SOMOS jared Cetz, Brown ‘24

The Body

Daniella Pozo, Brown ‘26 digital collage based on 3D body scan

Que las cuerdas de los lazos que los unían se esfumen, que decidan aligerarse después de tanta fricción. Que las ruinas insistan, que sea innegable que las corrientes generaron un sismo fatal.

(Ella se queda callada ante el monólogo que escucha. La sorpresa empuja a la corazonada contra su pecho. La sorpresa empuja a la corazonada contra sus costillas.)

Que las imágenes del pasado no la asfixien. Que las rencorosas letras la disculpen. Que los libros que juntan polvo sobre su mesa de luz no la resientan.

Que su carácter de melena y depredación oiga. Sí, que oiga el imperante silencio.

(Él la mira como mirándose a un espejo, y como en un espejo no soporta sostenerle la mirada: ve la mancha en su camisa, se ve desnudo, se ve solo.)

Que el mundo que habitan se desintegre. Que las palabras que en sus gargantas queman esperen pacientes su turno de ser articuladas.

(Incluso sin pronunciarlas, no tienen escapatoria.)

Que vuelvan a la vida en paz: ya todo lo peor ha pasado.

(Se abrazan el uno al otro y se despiden, para caminar el mismo camino, sin mirarse.)

Martina Herman, Brown ‘26

Cuántas Madres tuve. Cuántos hermanos y hermanas. Cuántos tengo todavía. Como he crecido yo. Cómo han crecido todos. Con ojos de niño, dejé a Colombia. Con mente de hombre volví a verla. Cómo mi país ha cambiado. Cuántas riquezas hemos compartido. Cuantas riquezas más debemos descubrir. Colombia, qué orgullo siento. Colombia, sueño de Bolívar. Culminación de esperanza. Canción de Dios. Cómo he crecido yo. Cómo ha crecido Colombia. Con amor en los labios puedo decir: Colombia tan grande y yo tan pequeño (todavía). Calor humano, calor Colombiano.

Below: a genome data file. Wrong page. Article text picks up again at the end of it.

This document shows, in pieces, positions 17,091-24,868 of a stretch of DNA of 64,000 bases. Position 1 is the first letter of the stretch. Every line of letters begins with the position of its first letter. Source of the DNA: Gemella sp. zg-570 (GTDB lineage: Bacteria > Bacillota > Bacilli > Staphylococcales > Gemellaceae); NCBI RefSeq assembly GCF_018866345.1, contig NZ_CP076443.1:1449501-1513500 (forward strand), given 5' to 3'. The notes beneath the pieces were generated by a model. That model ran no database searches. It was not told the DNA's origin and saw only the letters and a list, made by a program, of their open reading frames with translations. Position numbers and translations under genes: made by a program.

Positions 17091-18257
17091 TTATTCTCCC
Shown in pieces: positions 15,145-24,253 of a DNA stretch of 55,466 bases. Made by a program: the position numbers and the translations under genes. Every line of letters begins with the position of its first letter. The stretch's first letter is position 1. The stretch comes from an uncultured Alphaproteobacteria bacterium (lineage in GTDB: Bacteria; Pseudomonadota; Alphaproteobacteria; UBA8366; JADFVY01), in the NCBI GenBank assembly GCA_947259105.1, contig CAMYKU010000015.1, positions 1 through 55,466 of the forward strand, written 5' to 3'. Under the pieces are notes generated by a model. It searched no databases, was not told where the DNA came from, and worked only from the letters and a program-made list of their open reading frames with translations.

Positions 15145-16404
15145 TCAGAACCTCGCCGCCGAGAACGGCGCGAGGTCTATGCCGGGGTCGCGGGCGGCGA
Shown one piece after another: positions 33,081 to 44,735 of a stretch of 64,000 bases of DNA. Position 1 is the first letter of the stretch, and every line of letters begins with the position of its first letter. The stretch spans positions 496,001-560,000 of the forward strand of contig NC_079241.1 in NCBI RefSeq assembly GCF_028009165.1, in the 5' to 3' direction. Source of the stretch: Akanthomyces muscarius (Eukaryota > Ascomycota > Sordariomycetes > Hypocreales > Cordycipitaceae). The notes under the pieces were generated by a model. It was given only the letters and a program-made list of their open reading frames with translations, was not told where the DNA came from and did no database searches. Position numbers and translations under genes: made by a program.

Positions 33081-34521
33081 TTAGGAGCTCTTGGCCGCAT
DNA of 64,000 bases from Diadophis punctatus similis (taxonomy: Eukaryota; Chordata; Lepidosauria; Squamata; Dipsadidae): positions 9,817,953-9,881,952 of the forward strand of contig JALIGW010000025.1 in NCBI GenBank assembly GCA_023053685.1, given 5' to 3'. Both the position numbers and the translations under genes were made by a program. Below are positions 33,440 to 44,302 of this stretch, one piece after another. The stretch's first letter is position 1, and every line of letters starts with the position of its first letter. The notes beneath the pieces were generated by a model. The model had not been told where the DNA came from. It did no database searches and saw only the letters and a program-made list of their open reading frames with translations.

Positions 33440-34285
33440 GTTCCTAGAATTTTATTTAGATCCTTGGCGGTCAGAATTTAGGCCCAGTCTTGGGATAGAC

Cigarra que despertó para cantar con el mundo. Caimán con dientes de oro. Colombia, vida y muerte. Consuelo de los pobres. Cantina de los ricos. Colombia como hemos crecido. Cómo nos hemos enriquecido. Carretera a mi corazón. Carta de amor. Carbón de Caldas. Calidad como ninguna. Colombia, ¡la Gran Colombia! Compañera de mis sueños Camino de mi alma.


off balance

Anila Lopez Marks & Astrid Larson-Sherman, Brown ‘26 oil painting on masonite

i miss her lips though my mother must wonder if they smelled like piss ridden beneath her tongue sanctioned between my hips.

for just a moment i wondered whether i was fond of the wetness; long hair above my lids, but my eyes were closed again and hours passed.

she smelled of milk and broken glass begging to be mended searching for the hills atop my chest for any sharpness that may be left, and i lie beneath an aging floor, tile or wood—i could not be sure.

my body releases a chill (and creaks galore).


‘25 lego, magazine collage

It can be challenging for a mother when a father works fifty hours a week to support five kids. Growing up, my mother would drive from doctor appointments, to grocery shops, to three different schools, etc. My world was always on the run; I wanted to stay home but I couldn’t. So, to keep myself entertained, I would play with legos and magazines to pass the time.

“Everything happens here... The Good, The Bad and The Ugly” Rubelcy Herrera, RISD

Those winters I cuddled up to Mami Porque Papi wasn’t coming home that night

Because to be the best daddy for me, Papi’s gotta work overnight, So I’d hold onto your pillow so tight, Breathing in the leftovers of your cologne

While Mami’s voice soothed me to sleep as she talked to Abuelita on the phone

“Cuando vuelve Papi”, “I don’t know,” said Mami, “Quizás Jueves, quizás Viernes” All to afford a sundress I begged for at the store That Mami said we couldn’t afford But Papi said “como puej” this is what we work for Thursdays came into sight And Mami would tell me I could sleep with her again tonight Because you’d be back tomorrow So I’d sneak into your side of the bed, hugging your pillow to ignore the sorrow